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Can photographers legally sell cropped, abstracted images of graffiti in microstock? Do the "artists" retain any rights?

Seattle, WA |

I'm a photographer/artist and am confused by some of the images that have been rejected from microstock agencies. Many of the abstract, close-up images are accepted but anything that might be recognizable, they say, by the "artist" could be a legal issue. Is this legally correct? Graffiti isn't on the US copyrighted visual works list so what rights do the graffiti artists really have? I understand that murals are protected (murals where artists were paid or were legally created) but tags and overall graffiti on public property seem fair game (I'm mostly talking about using cropped images here, not full frame representations). Am I wrong to be selling these cropped abstractions?

Attorney Answers 2


You question raises both legal and practical questions.

From a theoretical standpoint, the question is: Is graffiti protected by copyright?

Yes, PROVIDED it consists of actual artwork, as opposed to mere lettering. The latter would not be protected by copyright, in my opinion, since the Copyright Office has excepted from copyrightable subject matter "mere variations on typographical ornamentation, lettering and coloring." See U.S. Copyright Office Circular No. 40. Graffiti-type murals, on the other hand, or depictions would be protected even if their authors are not identified and cannot be located. That is true, in my opinion, even if it was illegal to create the graffiti in the first place.

Ques.: Why are the companies you refer to distinguishing between close-ups and full-frame images?

Answer: My guess is that they are making certain practical calculations:

1) They probably believe that a close-up photograph of a particular element of an overall graffiti-design may not capture anything that is copyrightable. In other words, it may only capture a "variation" on "typographical ornamentation" or "lettering" or a geometric form that is not separately copyrightable. A photo that captures an overall design, on the other hand, may capture something that is copyrightable even if the captured work combines uncopyrightable elements.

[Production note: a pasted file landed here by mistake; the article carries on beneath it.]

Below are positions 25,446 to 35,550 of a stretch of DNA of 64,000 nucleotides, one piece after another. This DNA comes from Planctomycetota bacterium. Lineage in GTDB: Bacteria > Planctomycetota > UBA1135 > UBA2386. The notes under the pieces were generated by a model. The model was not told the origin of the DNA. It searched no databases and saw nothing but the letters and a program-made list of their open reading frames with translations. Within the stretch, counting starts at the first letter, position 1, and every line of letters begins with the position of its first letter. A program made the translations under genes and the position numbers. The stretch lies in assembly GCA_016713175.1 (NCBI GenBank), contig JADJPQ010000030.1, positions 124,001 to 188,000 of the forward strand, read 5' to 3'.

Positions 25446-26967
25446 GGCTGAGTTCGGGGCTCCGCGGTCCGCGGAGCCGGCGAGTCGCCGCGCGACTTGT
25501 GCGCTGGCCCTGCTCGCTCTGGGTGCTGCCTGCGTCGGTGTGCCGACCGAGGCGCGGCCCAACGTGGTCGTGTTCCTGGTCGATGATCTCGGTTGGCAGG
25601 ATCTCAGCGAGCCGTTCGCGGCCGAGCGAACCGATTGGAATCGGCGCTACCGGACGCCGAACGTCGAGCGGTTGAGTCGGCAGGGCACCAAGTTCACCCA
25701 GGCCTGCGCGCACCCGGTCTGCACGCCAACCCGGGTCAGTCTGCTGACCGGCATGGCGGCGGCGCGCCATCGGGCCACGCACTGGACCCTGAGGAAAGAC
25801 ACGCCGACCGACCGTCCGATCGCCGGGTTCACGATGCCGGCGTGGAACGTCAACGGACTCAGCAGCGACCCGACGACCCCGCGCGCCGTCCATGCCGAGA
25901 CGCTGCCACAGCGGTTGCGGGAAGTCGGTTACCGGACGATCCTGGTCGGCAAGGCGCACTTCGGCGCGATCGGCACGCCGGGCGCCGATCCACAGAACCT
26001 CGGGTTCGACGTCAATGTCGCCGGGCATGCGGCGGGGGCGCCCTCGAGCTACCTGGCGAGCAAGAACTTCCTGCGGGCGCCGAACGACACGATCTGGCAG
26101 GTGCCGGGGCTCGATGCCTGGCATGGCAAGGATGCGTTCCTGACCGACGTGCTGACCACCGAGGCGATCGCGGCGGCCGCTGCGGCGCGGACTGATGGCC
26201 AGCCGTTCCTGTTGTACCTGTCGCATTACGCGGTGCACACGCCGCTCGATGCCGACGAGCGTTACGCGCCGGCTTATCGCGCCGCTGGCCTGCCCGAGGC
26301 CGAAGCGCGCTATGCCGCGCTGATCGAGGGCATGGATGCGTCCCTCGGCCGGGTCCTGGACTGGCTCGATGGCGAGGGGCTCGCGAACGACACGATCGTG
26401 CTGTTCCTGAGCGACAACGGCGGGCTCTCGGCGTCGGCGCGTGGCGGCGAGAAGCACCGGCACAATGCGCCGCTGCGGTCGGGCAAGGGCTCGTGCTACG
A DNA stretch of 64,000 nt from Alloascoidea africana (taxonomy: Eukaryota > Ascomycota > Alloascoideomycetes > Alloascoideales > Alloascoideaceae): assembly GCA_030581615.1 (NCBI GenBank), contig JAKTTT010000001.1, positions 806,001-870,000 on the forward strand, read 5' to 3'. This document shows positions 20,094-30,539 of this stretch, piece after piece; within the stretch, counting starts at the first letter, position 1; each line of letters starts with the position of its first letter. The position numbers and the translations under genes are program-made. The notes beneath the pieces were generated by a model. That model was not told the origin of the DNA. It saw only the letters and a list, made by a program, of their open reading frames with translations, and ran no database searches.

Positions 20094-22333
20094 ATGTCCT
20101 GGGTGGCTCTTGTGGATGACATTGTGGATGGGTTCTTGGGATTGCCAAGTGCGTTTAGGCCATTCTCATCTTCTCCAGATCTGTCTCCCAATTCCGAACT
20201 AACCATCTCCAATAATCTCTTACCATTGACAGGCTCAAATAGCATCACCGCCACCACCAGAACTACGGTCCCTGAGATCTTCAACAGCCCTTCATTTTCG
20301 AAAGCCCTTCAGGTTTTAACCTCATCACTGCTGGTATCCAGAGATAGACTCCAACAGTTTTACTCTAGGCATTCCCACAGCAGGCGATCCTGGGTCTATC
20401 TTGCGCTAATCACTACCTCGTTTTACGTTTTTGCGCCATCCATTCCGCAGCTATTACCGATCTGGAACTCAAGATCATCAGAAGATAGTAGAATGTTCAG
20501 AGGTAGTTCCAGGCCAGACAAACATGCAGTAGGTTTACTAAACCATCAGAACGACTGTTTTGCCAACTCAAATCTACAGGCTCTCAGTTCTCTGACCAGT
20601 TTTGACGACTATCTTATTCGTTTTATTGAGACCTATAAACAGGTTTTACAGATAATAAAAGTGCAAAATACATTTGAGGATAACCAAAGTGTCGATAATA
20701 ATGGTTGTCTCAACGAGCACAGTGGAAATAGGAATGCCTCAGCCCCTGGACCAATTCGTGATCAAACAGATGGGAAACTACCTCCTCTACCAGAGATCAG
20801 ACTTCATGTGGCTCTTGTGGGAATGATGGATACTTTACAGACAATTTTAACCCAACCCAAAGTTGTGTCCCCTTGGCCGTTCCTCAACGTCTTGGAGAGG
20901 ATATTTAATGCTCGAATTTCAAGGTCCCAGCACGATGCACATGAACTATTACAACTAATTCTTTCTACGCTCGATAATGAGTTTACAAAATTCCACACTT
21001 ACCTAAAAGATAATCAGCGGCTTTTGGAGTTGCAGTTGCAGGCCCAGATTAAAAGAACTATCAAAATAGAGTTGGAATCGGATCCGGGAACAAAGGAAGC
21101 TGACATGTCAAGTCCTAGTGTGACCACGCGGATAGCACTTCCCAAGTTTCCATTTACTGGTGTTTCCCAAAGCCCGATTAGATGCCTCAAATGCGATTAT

2) They may be assuming that a graffiti artist will not recognize a photo that captures only a minute element of his work.

3) They may be counting on the fact that a graffiti artist wouldn't sue to assert his copyright unless the portion of his work that was appropriated were recognizable. If it were unrecognizable or not easily recognizable, it might not be worth it to sue since he might be exposing himself to legal action. (The act of creating graffiti is illegal in many places.)

4) Finally, they may be counting on the fact that a graffiti artist wouldn't bother registering with the Copyright Office, again, unless a substantial portion or essential part of his work were appropriated. And, if he didn't register, it is unlikely that he himself could successfully bring suit. (His copyright claim would likely be dismissed.) And, if he registered subsequently, he could only sue for infringements commencing post-registration.

I hope this has shed some light on the issues.

Disclaimer: This answer does not establish an attorney-client relationship or constitute legal advice. It is for general informational purposes only.

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You won't get a better response than the one by Attorney Bass.

FYI -- For more information read the following NYT's article reporting on a dispute between graffiti artists and a photographer who reproduced the artists' works w/o permission in a book [ ] and a law review article that discusses the subject in detail [ ].

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